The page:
Regarding the potential benefit of 3D printing in space towards the overall space exploration mission, I am actually a little bit skeptical. First thing that pops up in my mind is the first law of thermodynamics – namely the principle of energy conservation that energy cannot be created nor destroyed. I think the main obstacle of this idea is not the absence of gravity – it is still the logistics of how to bring the raw material required by the 3D printer as an input. While the ability to send a small 3D printer into outer space and not sending bulky manufactured equipment from earth sounds attractive, unless the 3D printer can use material readily available in space or Mars as an input, the same logistical problem still persists.
Furthermore, while it is an interesting exercise to guess who will win the space race to claim ownership of Mars, I believe that past performance is not indicative of future result and it is too early to even make any educated guess at this time. What is more important though, is the positive effect of private company entering the industry to break down monopoly in the industry, create healthy competitive landscape, and spur the rapid growth of innovation that has been stagnant over the past decades.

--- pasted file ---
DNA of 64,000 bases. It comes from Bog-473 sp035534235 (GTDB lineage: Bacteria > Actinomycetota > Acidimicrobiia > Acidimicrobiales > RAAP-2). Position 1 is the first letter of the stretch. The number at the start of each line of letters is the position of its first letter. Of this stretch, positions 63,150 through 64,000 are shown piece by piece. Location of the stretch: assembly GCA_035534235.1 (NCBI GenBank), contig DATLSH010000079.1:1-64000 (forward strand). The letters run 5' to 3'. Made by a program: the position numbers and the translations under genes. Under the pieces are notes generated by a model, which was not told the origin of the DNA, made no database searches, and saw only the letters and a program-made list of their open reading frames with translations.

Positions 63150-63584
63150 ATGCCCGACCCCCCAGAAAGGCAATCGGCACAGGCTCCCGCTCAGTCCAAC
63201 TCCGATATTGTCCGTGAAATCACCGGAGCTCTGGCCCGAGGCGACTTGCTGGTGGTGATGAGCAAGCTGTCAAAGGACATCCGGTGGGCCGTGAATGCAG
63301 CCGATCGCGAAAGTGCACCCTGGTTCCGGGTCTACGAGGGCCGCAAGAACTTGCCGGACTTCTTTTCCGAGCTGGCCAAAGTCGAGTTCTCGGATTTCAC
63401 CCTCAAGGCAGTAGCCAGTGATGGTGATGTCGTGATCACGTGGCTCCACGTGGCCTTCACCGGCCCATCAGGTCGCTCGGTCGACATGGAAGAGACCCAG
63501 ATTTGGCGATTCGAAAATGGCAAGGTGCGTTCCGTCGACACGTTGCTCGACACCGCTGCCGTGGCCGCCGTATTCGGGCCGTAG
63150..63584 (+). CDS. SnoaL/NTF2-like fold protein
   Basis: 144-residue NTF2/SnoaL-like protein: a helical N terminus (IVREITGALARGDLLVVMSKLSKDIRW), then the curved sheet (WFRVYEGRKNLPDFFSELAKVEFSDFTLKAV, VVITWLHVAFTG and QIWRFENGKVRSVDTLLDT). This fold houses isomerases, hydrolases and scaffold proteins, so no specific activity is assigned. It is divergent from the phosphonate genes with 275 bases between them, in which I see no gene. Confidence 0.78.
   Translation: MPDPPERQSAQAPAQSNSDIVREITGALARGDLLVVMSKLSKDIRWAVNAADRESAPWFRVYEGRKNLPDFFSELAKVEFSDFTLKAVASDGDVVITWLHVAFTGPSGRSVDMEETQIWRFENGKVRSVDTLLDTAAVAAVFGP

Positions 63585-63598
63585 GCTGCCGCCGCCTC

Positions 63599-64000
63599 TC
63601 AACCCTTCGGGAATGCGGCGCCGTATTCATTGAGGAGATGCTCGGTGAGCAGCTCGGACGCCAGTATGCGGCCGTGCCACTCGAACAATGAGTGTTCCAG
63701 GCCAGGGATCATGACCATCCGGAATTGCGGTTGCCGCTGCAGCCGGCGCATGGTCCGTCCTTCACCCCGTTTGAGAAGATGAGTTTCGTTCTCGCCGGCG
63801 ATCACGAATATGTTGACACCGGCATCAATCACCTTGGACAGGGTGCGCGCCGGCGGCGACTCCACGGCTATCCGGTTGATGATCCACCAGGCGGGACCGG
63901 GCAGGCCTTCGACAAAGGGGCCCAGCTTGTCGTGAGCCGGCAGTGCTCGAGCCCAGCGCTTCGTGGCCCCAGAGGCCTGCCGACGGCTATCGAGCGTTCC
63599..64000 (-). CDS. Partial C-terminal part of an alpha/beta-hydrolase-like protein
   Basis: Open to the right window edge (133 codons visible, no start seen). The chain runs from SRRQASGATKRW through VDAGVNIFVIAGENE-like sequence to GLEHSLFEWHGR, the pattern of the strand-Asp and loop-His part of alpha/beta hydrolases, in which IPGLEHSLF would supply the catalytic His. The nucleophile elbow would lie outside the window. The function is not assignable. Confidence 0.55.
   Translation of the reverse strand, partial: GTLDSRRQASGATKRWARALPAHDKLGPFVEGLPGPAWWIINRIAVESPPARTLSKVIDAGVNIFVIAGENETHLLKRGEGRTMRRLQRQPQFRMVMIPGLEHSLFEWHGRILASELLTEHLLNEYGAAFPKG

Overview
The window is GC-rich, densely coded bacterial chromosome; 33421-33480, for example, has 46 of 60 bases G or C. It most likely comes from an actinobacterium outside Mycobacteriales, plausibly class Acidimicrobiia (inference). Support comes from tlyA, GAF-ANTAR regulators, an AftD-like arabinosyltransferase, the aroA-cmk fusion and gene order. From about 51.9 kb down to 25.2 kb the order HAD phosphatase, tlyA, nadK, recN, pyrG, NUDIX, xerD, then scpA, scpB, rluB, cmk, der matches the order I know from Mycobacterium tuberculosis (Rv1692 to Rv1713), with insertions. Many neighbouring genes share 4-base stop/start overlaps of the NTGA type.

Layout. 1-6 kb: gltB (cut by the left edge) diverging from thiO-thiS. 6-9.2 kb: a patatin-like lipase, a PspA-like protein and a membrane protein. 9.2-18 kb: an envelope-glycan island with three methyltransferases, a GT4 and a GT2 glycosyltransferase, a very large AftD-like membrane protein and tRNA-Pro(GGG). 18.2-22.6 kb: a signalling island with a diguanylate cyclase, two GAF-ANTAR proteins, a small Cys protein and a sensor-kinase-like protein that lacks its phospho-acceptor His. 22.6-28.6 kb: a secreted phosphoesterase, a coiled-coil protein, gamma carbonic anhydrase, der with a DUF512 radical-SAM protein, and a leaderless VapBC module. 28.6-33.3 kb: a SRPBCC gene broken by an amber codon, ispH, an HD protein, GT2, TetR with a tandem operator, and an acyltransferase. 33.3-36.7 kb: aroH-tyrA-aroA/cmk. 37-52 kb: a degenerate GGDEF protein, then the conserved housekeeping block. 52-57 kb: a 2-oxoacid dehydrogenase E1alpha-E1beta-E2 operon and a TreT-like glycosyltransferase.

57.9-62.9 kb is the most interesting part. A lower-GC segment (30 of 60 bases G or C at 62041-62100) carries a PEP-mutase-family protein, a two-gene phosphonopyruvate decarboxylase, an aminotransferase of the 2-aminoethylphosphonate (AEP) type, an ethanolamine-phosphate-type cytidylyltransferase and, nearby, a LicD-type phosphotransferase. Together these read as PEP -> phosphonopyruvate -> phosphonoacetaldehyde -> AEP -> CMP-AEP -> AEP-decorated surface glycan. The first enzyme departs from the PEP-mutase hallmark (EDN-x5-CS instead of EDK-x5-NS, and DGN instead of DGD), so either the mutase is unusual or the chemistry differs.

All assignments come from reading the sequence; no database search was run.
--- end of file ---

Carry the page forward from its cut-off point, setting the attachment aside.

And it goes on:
I agreed with ModiFace above that the future existence of LEGO will depend on its ability to transform their downstream distribution network model from 3rd party brick-and-mortar retailers (e.g. Toys ‘R Us) to Direct-to-consumer (DTC) approach via e-commerce. The open innovation initiatives LEGO currently pursue is actually very aligned with the DTC approach: LEGO will be in better position to predict the future demand of its new product sets (through the votes/responses of the public) as it will reduce FG inventory holding cost from poor stock selection and write-off from obsolete products. Furthermore, it will require less marketing expense to promote the products as the buzz from the open competition already generates word-of-mouth effect within the community.
I agreed with both posts above – I am very skeptical with the commercial value of this product based on its functionality.
Even if machine learning technology enables Muse headband to correctly identify each user’s state of focused attention or distraction based on his/her individual brainwaves pattern, one big question remains unresolved: just the mere fact of being in the state of focused attention, does that mean the person perform meditation correctly and gain all the benefits associated with it? One can argue that when a HBS student puts focused attention in classroom to understand difficult TOM concept, it is certainly not the same state as “the higher state of consciousness” that well-performed meditation can generate.